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Monday, April 22, 2024

Do not start a business—Buy one

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Starting a business from scratch is incredibly hard. Many entrepreneurs have to convince friends and family to invest in their business idea because banks will not lend to a startup. The new business may only have one employee, the owner, who is not receiving a paycheck. Then, through sheer grit and discipline, the entrepreneur may be able to hire team members, pay themselves, pay taxes, and hopefully have a little profit left over. This is, if the business survives at all.

Now, imagine walking into a bank to ask for a loan on a business that already generates $100,000 in cash flow. The bank gladly finances the business acquisition because the company generates years of consistent cash flow. The new owner gets to enter business ownership with ten employees, a customer base, all of the equipment they need, a leased space, and enough cash to pay themselves, a manager, their taxes, the debt service, and have $100,000 of profit left at the end of the year.

Which scenario sounds better? Bootstrapping a business from the ground up? Or, entering business ownership with a running start and buying an existing business.

Do not start a business—buy one.

Many do not know that businesses are available for sale. Acquiring a business is simple, but not easy. Here are the basics on how to get started:

What kind of business do you want?

It is best to clearly define the industry, size, and location of your ideal business. The U.S. Small Business Administration prefers to guarantee loans in the industry where the buyer has experience. This is a good place to start.

Restaurants and retail establishments are popular, but they are expensive, hard to run, produce little profit, and tough to get financed. Consider business-to-business industries like manufacturing, commercial trades, and professional services. For example, machine shops, commercial HVAC companies, and staffing firms can produce 10-30% profit, are less dependent on consumer spending, and enter into long-term contracts for high dollar sales. It may feel good to open the latest cupcake shop, but reality hits when you have to sell 5,000 cupcakes just to break even for the month.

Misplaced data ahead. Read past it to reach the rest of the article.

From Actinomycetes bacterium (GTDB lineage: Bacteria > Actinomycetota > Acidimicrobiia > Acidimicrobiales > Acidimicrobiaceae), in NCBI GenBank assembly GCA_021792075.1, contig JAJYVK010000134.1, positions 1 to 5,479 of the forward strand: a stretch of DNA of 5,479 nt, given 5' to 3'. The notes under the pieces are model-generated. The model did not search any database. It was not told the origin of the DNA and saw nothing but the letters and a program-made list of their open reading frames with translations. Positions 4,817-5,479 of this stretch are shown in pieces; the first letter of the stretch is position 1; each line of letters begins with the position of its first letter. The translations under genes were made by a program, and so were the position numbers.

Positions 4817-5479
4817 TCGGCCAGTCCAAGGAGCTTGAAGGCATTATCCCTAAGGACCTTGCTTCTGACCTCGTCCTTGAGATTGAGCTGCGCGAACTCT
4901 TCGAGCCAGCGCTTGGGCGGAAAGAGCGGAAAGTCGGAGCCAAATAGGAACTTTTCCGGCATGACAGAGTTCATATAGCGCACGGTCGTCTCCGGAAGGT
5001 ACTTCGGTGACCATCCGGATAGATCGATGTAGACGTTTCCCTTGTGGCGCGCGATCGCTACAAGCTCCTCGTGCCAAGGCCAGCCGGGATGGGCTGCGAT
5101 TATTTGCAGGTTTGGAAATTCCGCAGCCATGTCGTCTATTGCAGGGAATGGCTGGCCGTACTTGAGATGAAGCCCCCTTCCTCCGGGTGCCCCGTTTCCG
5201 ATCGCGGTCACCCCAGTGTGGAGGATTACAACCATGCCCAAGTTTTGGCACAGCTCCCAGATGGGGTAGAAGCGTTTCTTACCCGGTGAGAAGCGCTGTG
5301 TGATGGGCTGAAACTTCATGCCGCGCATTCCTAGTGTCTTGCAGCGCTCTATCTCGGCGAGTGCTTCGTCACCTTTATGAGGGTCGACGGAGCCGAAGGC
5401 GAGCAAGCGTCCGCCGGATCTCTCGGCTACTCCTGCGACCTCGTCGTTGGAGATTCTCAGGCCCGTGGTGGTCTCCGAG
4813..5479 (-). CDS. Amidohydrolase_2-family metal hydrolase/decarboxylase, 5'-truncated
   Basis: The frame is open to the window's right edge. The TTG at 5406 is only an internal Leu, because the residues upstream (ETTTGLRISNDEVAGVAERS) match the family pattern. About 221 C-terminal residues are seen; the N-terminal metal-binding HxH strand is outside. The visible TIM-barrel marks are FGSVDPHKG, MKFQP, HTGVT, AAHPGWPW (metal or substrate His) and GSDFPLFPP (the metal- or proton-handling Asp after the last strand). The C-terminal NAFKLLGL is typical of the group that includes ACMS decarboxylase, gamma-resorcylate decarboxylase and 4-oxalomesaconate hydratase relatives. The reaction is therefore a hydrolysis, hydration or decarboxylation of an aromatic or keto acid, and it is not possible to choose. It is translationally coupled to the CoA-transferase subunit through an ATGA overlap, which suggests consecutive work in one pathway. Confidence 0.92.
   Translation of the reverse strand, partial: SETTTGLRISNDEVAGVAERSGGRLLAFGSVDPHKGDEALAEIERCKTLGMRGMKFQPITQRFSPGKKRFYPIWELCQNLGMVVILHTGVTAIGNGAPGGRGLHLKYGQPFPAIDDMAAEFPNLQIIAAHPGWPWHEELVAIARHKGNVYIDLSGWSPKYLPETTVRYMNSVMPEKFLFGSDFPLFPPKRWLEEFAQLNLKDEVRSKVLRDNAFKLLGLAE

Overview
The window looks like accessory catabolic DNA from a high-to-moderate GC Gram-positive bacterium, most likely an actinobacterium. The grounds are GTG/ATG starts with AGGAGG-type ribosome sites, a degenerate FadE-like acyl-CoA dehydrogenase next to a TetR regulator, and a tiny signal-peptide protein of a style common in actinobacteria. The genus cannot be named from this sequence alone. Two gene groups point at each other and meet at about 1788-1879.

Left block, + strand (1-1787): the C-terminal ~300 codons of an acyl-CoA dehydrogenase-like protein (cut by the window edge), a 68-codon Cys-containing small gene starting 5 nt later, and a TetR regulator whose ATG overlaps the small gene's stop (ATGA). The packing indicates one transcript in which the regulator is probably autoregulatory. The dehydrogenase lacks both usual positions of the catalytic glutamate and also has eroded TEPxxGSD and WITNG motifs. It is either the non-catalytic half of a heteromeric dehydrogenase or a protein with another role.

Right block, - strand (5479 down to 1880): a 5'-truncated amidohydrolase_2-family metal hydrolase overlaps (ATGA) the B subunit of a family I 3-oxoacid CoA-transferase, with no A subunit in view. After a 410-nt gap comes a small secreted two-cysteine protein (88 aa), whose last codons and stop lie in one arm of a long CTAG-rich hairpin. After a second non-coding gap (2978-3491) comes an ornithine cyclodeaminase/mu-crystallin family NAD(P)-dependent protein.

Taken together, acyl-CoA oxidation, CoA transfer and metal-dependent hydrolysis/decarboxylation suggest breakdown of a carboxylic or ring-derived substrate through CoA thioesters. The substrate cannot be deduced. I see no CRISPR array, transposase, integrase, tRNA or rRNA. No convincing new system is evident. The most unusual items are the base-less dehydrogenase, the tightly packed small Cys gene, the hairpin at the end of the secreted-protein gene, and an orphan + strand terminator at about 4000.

When considering the size of the business, the amount of profit you can acquire hinges on how much capital you have to invest in the company.

How much do you have to invest?

To purchase a $1 million business, you will need to bring, at most 20% or $200,000, to the closing table. The math is the same for smaller businesses as well. If you only have $100,000 to loan yourself from an IRA or 401(k), you can still buy a $500,000 company that provides the owner with a $50,000 salary, debt service payments, management compensation, and profit distribution.

If you are still struggling to think of where to get $50,000, consider a home equity loan, or commitments from four friends and family members to give $10,000 (the first $10,000 should come from you). In addition, many banks have programs for minorities, women, veterans, and the disabled to purchase a business for as little as 5% down. If you are buying the business you currently work in, 0% down programs are also available.

Where do you find businesses for sale?

It is not easy to find businesses for sale. It does not do anyone any good if a business’s employees, customers, or vendors know that a business owner is considering a sale. Therefore, you will rarely find a “business for sale” sign in the front window of an available company. Confidentiality is key during the acquisition process.

A call to your CPA or attorney may yield some opportunities. Visit websites like businessesforsale.com and bizbuysell.com. A business broker can also give you immediate access to thirty to one hundred active opportunities. The least popular, but most effective, way to find a business for sale is to tightly narrow the industry you would like to make an acquisition in, and call every company close to your area within that industry. You can uncover the best deals with a short call that starts with, “I’m interested in buying companies like yours… have you considered selling now or within the next year?”

If you have only considered entrepreneurship by starting a business from the ground up, buying a business can seem intimidating. However, if you begin with a strong acquisition plan, are financially prepared, and are good at sourcing deals, you can find a great company to buy that will pay you, pay for itself, and create a legacy for your family.

Jamar Cobb-Dennard is a business broker and mergers and acquisitions attorney. To learn more about how to buy or sell a business, contact Jamar at jamar@jamarcobbdennard.com.

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